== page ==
Many such practices already exist across Scotland but are not ‘badged’ as ‘self–directed support’. They provide an opportunity for a ‘quick win’ in terms of increasing staff’s skills, improving outcomes and understanding of the application of self-directed support within a children and families setting. Embedding co–produced, preventative solutions within practice inevitably requires skilled leadership across organisations so that they become a real option for individuals and practitioners.

The Scottish Government intends to give further attention to the wider application of the four options over time and further guidance will be developed.

Sarah’s story

Sarah is a lone parent to Jamie and Fraser aged 2 and 4. There have been ongoing concerns about Sarah’s ability to ensure the children’s needs are met. Sarah has no support from family or friends and, is unable to provide any structure or routine at home, struggling to manage both boys’ behaviour. The boys don’t sleep well at night, which contributes to Sarah’s stress levels. She has limited cooking skills and relies on fast food and ready meals.

Sarah has been advised to attend a local parenting class and both boys have been offered a place at the local nursery. Sarah finds group settings difficult and unhelpful but conversations with her social worker outline what it is she would need to help get things ‘back on track’. Sarah is given a small direct payment which is managed through a payroll agency. With this, she is supported to employ Agnes, a local experienced grandmother and retired homemaker for 10 hours per week. The initial agreed outcomes are focused on getting the boys into a routine, as this will allow Sarah to feel more in control and less stressed.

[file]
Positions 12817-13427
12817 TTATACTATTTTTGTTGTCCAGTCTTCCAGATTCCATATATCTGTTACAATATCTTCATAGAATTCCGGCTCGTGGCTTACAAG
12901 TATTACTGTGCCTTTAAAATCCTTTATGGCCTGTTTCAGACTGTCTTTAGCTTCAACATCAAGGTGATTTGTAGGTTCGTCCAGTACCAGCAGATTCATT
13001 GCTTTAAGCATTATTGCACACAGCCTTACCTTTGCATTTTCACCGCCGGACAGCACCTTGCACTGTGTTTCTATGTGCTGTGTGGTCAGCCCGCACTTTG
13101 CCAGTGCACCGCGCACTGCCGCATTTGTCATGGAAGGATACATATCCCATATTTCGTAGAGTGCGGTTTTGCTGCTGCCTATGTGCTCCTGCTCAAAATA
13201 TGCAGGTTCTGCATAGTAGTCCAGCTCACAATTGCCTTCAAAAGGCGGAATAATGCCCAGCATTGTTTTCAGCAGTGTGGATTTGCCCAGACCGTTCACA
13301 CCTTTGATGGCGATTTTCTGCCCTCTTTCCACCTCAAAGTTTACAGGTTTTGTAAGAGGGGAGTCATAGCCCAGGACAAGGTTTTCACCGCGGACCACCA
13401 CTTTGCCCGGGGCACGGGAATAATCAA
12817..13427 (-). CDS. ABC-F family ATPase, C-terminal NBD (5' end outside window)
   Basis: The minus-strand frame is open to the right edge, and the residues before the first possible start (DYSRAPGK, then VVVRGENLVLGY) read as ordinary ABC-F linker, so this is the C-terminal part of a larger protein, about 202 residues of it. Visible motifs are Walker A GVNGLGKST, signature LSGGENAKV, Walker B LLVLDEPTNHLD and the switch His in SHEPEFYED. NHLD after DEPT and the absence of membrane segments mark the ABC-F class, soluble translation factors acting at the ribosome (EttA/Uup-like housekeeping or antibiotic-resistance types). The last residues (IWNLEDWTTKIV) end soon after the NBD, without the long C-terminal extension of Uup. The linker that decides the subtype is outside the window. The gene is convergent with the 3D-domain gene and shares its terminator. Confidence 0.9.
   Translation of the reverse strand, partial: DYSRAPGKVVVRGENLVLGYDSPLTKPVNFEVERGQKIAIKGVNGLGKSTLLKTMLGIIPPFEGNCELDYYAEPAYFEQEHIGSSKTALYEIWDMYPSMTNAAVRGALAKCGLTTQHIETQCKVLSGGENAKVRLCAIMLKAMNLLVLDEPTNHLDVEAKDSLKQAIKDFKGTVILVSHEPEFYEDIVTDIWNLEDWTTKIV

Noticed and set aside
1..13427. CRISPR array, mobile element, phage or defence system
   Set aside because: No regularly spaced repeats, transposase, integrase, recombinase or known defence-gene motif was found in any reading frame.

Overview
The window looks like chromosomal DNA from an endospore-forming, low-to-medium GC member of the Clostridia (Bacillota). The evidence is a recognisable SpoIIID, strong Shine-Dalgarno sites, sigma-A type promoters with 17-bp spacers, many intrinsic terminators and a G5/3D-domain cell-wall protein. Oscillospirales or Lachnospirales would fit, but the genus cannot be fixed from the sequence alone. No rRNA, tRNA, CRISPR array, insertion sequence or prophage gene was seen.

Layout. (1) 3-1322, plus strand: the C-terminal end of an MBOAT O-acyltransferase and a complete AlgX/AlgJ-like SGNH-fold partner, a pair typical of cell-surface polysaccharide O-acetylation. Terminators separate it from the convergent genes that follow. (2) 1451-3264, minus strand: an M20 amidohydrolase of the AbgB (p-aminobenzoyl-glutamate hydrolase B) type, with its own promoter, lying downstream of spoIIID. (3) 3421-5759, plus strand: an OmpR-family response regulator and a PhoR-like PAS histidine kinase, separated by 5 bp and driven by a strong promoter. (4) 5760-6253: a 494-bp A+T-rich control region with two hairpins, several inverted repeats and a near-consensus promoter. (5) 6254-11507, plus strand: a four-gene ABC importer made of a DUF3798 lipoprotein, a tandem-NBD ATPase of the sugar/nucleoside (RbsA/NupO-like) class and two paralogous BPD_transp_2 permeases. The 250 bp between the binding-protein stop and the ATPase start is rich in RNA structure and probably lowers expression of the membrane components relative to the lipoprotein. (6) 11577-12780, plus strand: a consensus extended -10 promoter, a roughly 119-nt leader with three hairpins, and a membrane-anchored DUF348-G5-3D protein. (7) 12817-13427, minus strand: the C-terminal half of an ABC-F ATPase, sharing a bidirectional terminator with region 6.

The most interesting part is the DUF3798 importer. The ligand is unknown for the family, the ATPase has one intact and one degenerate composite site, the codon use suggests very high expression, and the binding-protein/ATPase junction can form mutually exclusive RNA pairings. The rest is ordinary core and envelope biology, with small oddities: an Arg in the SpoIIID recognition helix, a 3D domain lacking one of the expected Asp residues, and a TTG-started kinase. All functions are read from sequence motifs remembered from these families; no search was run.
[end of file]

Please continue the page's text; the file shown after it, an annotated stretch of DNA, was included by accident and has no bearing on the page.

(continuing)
Sarah would also like to spend less money on ready meals and give the boys a healthier diet. When the boys are at nursery, Agnes teaches Sarah to cook, plan weekly shopping and establish a manageable housework routine. The 1-1 relationship with Agnes who is supportive, nurturing and encouraging, builds Sarah’s confidence as a mum as well as her self-esteem.

Sarah, Agnes, the social worker and health visitor meet regularly to talk about how things are going. The nursery have noticed a positive change in the boys’ behaviour and Sarah advises they are even sleeping better, which means she is getting more rest. Despite there being childcare concerns, Sarah has been supported to stay in control and make choices that suit her and her family. The outcome is that Sarah is able to make the necessary changes and learn new skills to care for her sons effectively, thus reducing risk and further social work intervention.

Section 23

When a child or young person has longer term support needs, a balance between recognition of carer responsibility and the rights of the young person to shape their plans is essential.

Identifying best individual outcomes from identified and eligible needs can present challenges for all parties when the young person is preparing for leaving school and growing into adulthood. Being actively involved or supported to be actively involved as partners is seen as invaluable by families and young people and this is key to planning for better long term outcomes.

Local authorities must determine what needs it deems eligible to meet within available resources. In a self-directed support context, this includes determination of criteria to access an individual budget however it is enacted. In framing local systems for the allocation of resources, local authorities will require to reflect on what is age and stage appropriate for a child e.g. all young children require constant supervision but clearly consideration should be given to the requirement for support of children with additional support needs and their family carers.

For a child, young person or their parent/carer whose needs determine they are eligible for additional support, the following considerations are essential:

Information – to ensure the young person or the person making decisions on their behalf are kept informed about the process and what might be possible within the four options. The information must be explained in a manner and format that that is appropriate for the child – taking into account their age and capacity to understand. If another appropriate person is taking decision on behalf of the child, the principles still apply and attempts must be made to explain matters to the child where possible.

Collaboration – to ensure that the child or the young person is supported to design or describe what their support should look like and to have a say.

GIRFEC – named person and lead professional will need to take these duties into account when fulfilling their role.